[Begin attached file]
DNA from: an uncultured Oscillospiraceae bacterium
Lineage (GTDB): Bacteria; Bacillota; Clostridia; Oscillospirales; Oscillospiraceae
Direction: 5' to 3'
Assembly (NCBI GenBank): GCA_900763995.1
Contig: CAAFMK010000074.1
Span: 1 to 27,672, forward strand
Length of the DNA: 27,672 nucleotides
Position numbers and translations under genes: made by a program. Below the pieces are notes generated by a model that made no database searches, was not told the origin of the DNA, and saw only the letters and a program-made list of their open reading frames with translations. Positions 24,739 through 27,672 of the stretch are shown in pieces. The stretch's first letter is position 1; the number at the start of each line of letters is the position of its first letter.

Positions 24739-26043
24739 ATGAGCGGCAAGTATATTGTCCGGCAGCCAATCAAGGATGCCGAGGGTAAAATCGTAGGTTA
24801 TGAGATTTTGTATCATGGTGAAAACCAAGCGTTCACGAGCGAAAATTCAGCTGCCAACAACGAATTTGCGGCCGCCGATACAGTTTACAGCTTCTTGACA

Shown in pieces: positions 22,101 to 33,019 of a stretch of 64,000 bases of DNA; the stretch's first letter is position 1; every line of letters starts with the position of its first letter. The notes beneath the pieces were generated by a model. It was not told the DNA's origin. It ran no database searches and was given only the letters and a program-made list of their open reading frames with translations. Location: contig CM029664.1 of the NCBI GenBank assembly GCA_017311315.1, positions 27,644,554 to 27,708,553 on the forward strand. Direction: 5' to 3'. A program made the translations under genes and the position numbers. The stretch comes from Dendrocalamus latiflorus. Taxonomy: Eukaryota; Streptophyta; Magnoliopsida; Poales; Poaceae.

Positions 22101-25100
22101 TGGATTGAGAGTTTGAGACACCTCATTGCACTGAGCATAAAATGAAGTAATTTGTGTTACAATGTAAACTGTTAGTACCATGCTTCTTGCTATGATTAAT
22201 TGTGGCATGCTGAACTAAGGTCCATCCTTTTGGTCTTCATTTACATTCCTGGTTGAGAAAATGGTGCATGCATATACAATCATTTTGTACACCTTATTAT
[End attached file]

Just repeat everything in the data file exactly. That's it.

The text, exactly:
DNA from: an uncultured Oscillospiraceae bacterium
Lineage (GTDB): Bacteria; Bacillota; Clostridia; Oscillospirales; Oscillospiraceae
Direction: 5' to 3'
Assembly (NCBI GenBank): GCA_900763995.1
Contig: CAAFMK010000074.1
Span: 1 to 27,672, forward strand
Length of the DNA: 27,672 nucleotides
Position numbers and translations under genes: made by a program. Below the pieces are notes generated by a model that made no database searches, was not told the origin of the DNA, and saw only the letters and a program-made list of their open reading frames with translations. Positions 24,739 through 27,672 of the stretch are shown in pieces. The stretch's first letter is position 1; the number at the start of each line of letters is the position of its first letter.

Positions 24739-26043
24739 ATGAGCGGCAAGTATATTGTCCGGCAGCCAATCAAGGATGCCGAGGGTAAAATCGTAGGTTA
24801 TGAGATTTTGTATCATGGTGAAAACCAAGCGTTCACGAGCGAAAATTCAGCTGCCAACAACGAATTTGCGGCCGCCGATACAGTTTACAGCTTCTTGACA

Shown in pieces: positions 22,101 to 33,019 of a stretch of 64,000 bases of DNA; the stretch's first letter is position 1; every line of letters starts with the position of its first letter. The notes beneath the pieces were generated by a model. It was not told the DNA's origin. It ran no database searches and was given only the letters and a program-made list of their open reading frames with translations. Location: contig CM029664.1 of the NCBI GenBank assembly GCA_017311315.1, positions 27,644,554 to 27,708,553 on the forward strand. Direction: 5' to 3'. A program made the translations under genes and the position numbers. The stretch comes from Dendrocalamus latiflorus. Taxonomy: Eukaryota; Streptophyta; Magnoliopsida; Poales; Poaceae.

Positions 22101-25100
22101 TGGATTGAGAGTTTGAGACACCTCATTGCACTGAGCATAAAATGAAGTAATTTGTGTTACAATGTAAACTGTTAGTACCATGCTTCTTGCTATGATTAAT
22201 TGTGGCATGCTGAACTAAGGTCCATCCTTTTGGTCTTCATTTACATTCCTGGTTGAGAAAATGGTGCATGCATATACAATCATTTTGTACACCTTATTAT